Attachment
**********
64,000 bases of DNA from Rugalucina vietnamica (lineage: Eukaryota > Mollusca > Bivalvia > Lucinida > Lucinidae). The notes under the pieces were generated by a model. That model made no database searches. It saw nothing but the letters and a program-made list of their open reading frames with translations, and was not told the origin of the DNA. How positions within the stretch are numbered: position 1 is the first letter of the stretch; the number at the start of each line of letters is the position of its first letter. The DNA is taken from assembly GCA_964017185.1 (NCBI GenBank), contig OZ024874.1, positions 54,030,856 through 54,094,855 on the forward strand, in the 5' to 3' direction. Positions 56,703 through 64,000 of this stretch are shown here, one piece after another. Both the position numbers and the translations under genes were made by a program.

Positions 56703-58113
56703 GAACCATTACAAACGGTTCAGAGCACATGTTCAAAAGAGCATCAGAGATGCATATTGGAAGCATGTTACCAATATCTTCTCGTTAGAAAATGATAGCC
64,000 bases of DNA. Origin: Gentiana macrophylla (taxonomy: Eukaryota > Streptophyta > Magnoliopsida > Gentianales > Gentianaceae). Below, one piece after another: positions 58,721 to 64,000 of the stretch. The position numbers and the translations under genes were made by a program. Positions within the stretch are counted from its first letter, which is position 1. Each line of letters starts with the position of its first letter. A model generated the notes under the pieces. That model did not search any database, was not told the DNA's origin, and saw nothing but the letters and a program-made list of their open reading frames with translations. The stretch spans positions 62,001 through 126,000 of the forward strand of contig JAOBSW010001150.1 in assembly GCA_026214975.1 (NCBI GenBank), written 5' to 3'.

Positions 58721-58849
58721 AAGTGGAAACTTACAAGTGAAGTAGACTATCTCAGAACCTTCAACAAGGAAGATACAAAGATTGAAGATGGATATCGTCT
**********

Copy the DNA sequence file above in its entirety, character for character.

64,000 bases of DNA from Rugalucina vietnamica (lineage: Eukaryota > Mollusca > Bivalvia > Lucinida > Lucinidae). The notes under the pieces were generated by a model. That model made no database searches. It saw nothing but the letters and a program-made list of their open reading frames with translations, and was not told the origin of the DNA. How positions within the stretch are numbered: position 1 is the first letter of the stretch; the number at the start of each line of letters is the position of its first letter. The DNA is taken from assembly GCA_964017185.1 (NCBI GenBank), contig OZ024874.1, positions 54,030,856 through 54,094,855 on the forward strand, in the 5' to 3' direction. Positions 56,703 through 64,000 of this stretch are shown here, one piece after another. Both the position numbers and the translations under genes were made by a program.

Positions 56703-58113
56703 GAACCATTACAAACGGTTCAGAGCACATGTTCAAAAGAGCATCAGAGATGCATATTGGAAGCATGTTACCAATATCTTCTCGTTAGAAAATGATAGCC
64,000 bases of DNA. Origin: Gentiana macrophylla (taxonomy: Eukaryota > Streptophyta > Magnoliopsida > Gentianales > Gentianaceae). Below, one piece after another: positions 58,721 to 64,000 of the stretch. The position numbers and the translations under genes were made by a program. Positions within the stretch are counted from its first letter, which is position 1. Each line of letters starts with the position of its first letter. A model generated the notes under the pieces. That model did not search any database, was not told the DNA's origin, and saw nothing but the letters and a program-made list of their open reading frames with translations. The stretch spans positions 62,001 through 126,000 of the forward strand of contig JAOBSW010001150.1 in assembly GCA_026214975.1 (NCBI GenBank), written 5' to 3'.

Positions 58721-58849
58721 AAGTGGAAACTTACAAGTGAAGTAGACTATCTCAGAACCTTCAACAAGGAAGATACAAAGATTGAAGATGGATATCGTCT